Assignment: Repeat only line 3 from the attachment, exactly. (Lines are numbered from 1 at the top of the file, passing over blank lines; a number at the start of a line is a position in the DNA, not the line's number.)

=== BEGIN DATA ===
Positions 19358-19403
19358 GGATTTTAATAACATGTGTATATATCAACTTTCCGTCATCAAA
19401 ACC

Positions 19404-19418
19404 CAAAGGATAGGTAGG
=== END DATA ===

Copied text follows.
19401 ACC